Shares of oil services firm Foster Wheeler (NASDAQ: FWLT [FREE Stock Trend Analysis]) are plunging 17 percent on volume that has already tripled the daily average following a slack fourth-quarter earnings report.
For the quarter, Foster Wheeler said it earned 27 cents a share on revenue of $735.3 million. Analysts expected 46 cents a share on revenue of $981.67 million.
Making matters worse is the 2013 guidance. Without getting into specifics, Foster Wheeler CEO Kent Masters said in a statement "As we look ahead to the balance of 2013, we anticipate a continuation of a mild economic recovery globally. In such an environment, we expect adjusted diluted earnings per share in 2013 to be flat to moderately down as compared to 2012..."
As it is, Foster Wheeler's full-year 2012 adjusted EPS of $1.54 a share was well below the consensus estimate of $2.03 and now it looks like the 2013 number will be below last year's. With a market cap of just over $2 billion, Foster Wheeler is barely in mid-cap territory, let alone what can be considered a "bellwether" stock for the oil services sector.
That is good news because this week's struggles for the oil services group at large could be creating buying opportunities for prescient, selective investors. Just remember to forgo Foster Wheeler.
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Atwood Oceanics (NYSE: ATW) Atwood's primary business is the drilling of exploratory and developmental oil and gas wells with 12 offshore rigs and three deepwater units. Yes, despite the onshore shale boom in North America, oil companies are still investing heavily in offshore exploration.
Unlike Foster Wheeler, Atwood's last quarterly report was quite sound as the company earned $1.10 a share in the fourth quarter, easily topping analysts' estimate of 93 cents a share. In the third quarter, Atwood crushed estimates by 18 percent.
Then the company proceeded to raise guidance for this year, but for some reason, the stock still appears inexpensive in a sector with a history for trading at attractive valuations. An argument can be made that given Atwood's five-year earnings growth rate of 20 percent, the shares should be trading for close to $100 rather than $50 today. With offshore drilling estimated to soar 61 percent to $200 billion by 2015, it is not surprising analysts like this stock. The average price target is more than 18 percent above Atwood's current share price.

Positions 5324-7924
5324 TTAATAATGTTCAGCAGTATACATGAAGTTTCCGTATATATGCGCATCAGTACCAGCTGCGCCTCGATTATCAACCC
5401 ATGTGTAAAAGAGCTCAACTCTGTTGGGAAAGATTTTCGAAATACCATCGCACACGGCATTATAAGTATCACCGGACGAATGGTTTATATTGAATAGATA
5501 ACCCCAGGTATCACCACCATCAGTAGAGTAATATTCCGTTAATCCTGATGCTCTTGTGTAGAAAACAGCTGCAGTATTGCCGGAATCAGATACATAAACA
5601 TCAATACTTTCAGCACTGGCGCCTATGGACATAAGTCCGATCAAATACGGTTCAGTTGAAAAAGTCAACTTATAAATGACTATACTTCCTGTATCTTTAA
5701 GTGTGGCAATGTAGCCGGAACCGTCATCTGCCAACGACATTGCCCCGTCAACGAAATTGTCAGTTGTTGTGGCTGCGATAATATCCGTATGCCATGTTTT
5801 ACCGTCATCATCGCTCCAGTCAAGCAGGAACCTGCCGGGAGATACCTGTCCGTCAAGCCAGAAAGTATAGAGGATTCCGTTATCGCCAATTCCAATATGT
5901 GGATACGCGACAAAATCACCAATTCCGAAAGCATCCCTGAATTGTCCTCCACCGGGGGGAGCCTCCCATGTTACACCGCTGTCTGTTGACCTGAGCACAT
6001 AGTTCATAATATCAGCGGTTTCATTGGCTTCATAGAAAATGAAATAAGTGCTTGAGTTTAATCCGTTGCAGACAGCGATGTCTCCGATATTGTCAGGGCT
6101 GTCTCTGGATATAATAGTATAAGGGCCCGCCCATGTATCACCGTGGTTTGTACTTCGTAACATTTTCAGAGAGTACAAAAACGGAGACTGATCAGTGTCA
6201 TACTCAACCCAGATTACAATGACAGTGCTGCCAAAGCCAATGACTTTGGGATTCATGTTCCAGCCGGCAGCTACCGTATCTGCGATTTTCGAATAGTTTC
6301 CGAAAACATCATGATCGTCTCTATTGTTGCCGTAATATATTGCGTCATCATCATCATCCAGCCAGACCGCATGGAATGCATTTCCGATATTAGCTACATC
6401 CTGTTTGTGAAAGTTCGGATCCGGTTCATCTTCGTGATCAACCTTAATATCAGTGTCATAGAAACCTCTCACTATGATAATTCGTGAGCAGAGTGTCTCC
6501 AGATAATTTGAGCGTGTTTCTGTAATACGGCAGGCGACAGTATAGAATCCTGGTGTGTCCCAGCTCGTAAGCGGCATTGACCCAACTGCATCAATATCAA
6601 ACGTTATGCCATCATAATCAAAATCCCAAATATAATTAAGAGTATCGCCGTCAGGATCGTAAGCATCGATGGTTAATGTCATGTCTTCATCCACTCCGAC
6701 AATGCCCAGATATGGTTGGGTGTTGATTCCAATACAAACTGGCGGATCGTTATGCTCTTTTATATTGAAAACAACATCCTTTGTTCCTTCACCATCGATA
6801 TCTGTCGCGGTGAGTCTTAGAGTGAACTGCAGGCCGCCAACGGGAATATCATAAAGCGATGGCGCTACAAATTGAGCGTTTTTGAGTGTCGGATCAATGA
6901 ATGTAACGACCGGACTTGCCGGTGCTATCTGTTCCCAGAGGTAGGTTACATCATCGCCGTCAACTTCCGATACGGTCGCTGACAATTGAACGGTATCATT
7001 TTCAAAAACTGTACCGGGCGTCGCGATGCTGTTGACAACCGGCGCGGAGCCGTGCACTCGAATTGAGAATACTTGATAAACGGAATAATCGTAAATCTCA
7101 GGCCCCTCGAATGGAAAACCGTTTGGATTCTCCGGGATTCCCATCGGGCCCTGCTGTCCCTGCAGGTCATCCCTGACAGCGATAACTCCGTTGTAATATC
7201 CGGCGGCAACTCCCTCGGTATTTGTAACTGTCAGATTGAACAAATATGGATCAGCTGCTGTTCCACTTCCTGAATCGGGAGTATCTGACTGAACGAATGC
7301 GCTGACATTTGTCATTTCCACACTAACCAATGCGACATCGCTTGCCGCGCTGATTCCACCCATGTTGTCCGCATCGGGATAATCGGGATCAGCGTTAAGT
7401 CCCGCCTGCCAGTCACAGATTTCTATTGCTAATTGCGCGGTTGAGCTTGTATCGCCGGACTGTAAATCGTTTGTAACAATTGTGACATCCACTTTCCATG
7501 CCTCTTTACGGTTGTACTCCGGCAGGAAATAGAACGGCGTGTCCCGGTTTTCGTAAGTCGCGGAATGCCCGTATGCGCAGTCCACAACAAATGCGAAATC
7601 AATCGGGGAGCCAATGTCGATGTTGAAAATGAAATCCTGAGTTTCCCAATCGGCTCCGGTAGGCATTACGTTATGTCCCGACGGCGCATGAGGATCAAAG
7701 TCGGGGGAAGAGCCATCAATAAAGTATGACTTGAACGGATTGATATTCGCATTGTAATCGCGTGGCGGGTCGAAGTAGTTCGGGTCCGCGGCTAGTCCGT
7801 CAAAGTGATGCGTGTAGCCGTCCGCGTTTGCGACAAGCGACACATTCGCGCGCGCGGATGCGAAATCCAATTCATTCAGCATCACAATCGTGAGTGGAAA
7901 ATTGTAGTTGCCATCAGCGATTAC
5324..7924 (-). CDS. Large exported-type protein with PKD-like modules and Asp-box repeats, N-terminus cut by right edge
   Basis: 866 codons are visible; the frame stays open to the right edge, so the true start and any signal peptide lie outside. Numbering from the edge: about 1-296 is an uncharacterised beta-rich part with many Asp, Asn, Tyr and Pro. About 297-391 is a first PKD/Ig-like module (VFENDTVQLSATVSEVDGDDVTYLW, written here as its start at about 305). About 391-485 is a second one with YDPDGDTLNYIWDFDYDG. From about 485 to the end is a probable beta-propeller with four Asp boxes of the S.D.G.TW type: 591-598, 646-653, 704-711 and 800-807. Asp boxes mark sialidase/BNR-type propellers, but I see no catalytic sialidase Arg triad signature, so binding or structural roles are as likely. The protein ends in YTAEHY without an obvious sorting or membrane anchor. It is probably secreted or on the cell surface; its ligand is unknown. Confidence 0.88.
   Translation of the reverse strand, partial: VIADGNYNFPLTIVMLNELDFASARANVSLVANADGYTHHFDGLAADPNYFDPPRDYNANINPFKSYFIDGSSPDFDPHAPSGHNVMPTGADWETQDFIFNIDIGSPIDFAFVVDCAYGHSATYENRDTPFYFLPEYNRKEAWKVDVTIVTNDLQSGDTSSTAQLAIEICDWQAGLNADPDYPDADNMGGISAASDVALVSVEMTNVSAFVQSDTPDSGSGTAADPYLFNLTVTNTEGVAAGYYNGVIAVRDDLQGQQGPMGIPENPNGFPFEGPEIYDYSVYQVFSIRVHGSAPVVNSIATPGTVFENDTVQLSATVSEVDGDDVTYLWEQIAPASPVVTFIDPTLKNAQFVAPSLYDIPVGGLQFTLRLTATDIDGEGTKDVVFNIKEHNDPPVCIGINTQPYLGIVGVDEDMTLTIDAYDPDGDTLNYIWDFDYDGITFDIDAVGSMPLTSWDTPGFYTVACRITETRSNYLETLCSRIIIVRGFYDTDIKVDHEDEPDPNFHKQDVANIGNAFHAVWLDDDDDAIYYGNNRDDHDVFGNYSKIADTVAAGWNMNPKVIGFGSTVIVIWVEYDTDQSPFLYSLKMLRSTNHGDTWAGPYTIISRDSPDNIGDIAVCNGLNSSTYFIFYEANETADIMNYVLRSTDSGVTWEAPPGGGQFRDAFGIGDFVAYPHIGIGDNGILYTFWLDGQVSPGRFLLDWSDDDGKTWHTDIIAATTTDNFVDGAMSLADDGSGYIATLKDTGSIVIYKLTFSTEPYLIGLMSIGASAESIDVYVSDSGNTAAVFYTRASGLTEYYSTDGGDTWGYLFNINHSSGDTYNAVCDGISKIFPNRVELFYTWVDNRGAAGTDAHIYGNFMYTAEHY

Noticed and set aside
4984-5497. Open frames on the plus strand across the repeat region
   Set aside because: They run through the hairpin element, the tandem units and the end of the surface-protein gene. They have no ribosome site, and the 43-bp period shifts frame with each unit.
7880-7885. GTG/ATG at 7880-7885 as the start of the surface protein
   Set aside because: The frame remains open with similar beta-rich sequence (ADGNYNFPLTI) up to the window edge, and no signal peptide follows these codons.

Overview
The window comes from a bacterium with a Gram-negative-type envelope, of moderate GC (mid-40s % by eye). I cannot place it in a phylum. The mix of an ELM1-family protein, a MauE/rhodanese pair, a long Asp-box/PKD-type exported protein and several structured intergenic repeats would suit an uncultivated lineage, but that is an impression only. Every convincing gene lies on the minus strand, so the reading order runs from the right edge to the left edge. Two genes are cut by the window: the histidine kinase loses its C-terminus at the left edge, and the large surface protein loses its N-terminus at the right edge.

Risk takers and speculative investors should like the fact that Atwood has been mentioned as a possible takeover target.
Transocean (NYSE: RIG) Given its reputation for finding legal trouble, first in the Gulf of Mexico and then in Brazil, Transocean is not a stock one should recommend to his or her grandparents.
That said, the company reached a $1.4 billion settlement with the U.S. Department of Justice in January relating to criminal and civil complaints tied to the 2010 Gulf of Mexico oil spill. Then Brazilian prosecutors dropped criminal charges against Transocean relating to the 2011 Frade Field spill.
With its legal woes behind it, Transocean can now focus on creating shareholder value. Investors will get a glimpse into Transocean's efforts on March 4 when the company reports earnings. Day and utilization rates for the company's rigs have recently shown bullish trends and that will need to continue to support the shares in the near-term.
Over the medium-term, investors should note financier Carl Icahn has taken a stake in Transocean and speculation is rampant as to what Icahn's angle is here. It is unlikely Icahn, or any other investor, could push for a takeover of Transocean given the company long-term debt/equity ratio of 0.92.
However, Icahn could be angling for restoration of Transocean's dividend. Or he could push the company to create a rig master limited partnership as SeaDrill (NYSE: SDRL) did with the creation of Seadrill Partners (NYSE: SDLP).
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